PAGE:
Moving from fruit trees to wild flowers along the roadside and into our own backyards, bees are our tireless labour force, pollinating food and garden plants in their search for food. They do so much more than simply bring honey to our tables, as if that wasn’t enough! They are in fact essential to our food security as the main pollinators of many agricultural crops such as deciduous fruit and oilseed crops. But they’re in trouble. From pesticides to the ever expanding urbanisation laying waste to their natural habitats, they need us now more than ever. And we need them. So it’s time to get digging for the planet and its buzzing buddies. And what better time than Spring?! So here are just a couple of handy pointers to get you started…
- Bees like a little diversity as much as we do. Try and plant 10 or more bee-friendly plants in your garden or on your balcony. Ideally they should be plants that bloom at different times during the year, allowing bees an endless supply of pollen and nectar throughout.
- Keep it close-knit. Once you’ve collected your bee-friendly plants, keep in mind that when planting it’s ideal for several of them to be planted close together. Bees have a tough enough job collecting their food as it is so you’ll be making their life a lot easier.
- Go wild. Bees tend to prefer gardens that have been left a little to their own devices. So don’t be too excessive when it comes to pruning. Put your neat freak on pause and grow with a bit more abandon.
- Get sniffing. A rose by any other name would smell as sweet and nothing knows this better than the humble bee. Their sense of smell is a great deal better than our own and they are generally attracted to strongly scented blossoms.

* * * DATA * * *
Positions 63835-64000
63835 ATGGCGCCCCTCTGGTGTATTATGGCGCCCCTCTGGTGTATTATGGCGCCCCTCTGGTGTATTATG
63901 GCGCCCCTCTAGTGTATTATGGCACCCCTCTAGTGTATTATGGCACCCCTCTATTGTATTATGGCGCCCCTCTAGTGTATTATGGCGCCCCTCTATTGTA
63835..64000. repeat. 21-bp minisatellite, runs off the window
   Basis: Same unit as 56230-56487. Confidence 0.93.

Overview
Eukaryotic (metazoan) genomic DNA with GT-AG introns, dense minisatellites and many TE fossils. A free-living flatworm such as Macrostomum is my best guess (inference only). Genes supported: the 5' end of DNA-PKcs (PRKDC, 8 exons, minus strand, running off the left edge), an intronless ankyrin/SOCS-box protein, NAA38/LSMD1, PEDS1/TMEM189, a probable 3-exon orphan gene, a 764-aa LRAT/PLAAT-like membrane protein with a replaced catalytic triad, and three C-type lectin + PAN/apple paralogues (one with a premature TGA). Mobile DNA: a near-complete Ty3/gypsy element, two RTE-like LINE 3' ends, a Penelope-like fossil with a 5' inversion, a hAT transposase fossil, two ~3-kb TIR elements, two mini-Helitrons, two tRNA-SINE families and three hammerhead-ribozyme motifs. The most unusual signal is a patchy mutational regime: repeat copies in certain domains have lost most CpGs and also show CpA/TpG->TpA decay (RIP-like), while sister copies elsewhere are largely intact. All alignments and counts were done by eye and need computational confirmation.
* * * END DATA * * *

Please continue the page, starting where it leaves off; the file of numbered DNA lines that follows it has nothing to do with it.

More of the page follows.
- Colour is key. While scent is important to bees it turns out colour is too. Bees are particularly drawn to plants with blue, yellow or purple-violet flowers, so keep this in mind when you’re next at the nursery.
- If you have to spray, first do no harm. If you have to spray a plant, do so before or after the blooming period as this is when they will attract bees. And be sure to ask for a pesticide that is non-toxic to bees.
Still feel like a visit to the nursery will leave you at a bit of a loss? Try some of these top bee-friendly plants to consider growing…
If you’re keen to plant some indigenous trees, then sweet thorn, karee, bush willows, weeping wattle and tree fuchsia come highly recommended by beekeepers.
Otherwise, other indigenous plants to get your garden abuzz include agapanthus, aloes, asparagus fern, Cape violets, clivia, euryops daisy, felicia, gazania, carpet geranium, ribbon bush, lion’s ear, osteospermum, butterfly bush, Cape honeysuckle and vygies.
Even a little herb garden can be a great place to start. Borage, chives, fennel, mint, marjoram, oregano, rosemary and thyme are equally beloved by bees.
Not only will you have fresh herbs at the ready for the kitchen, and a beautifully scented garden that blossoms all year round, you’ll also be doing your bit for the bees. It’s the least they deserve.
Date Published: 02 September 2016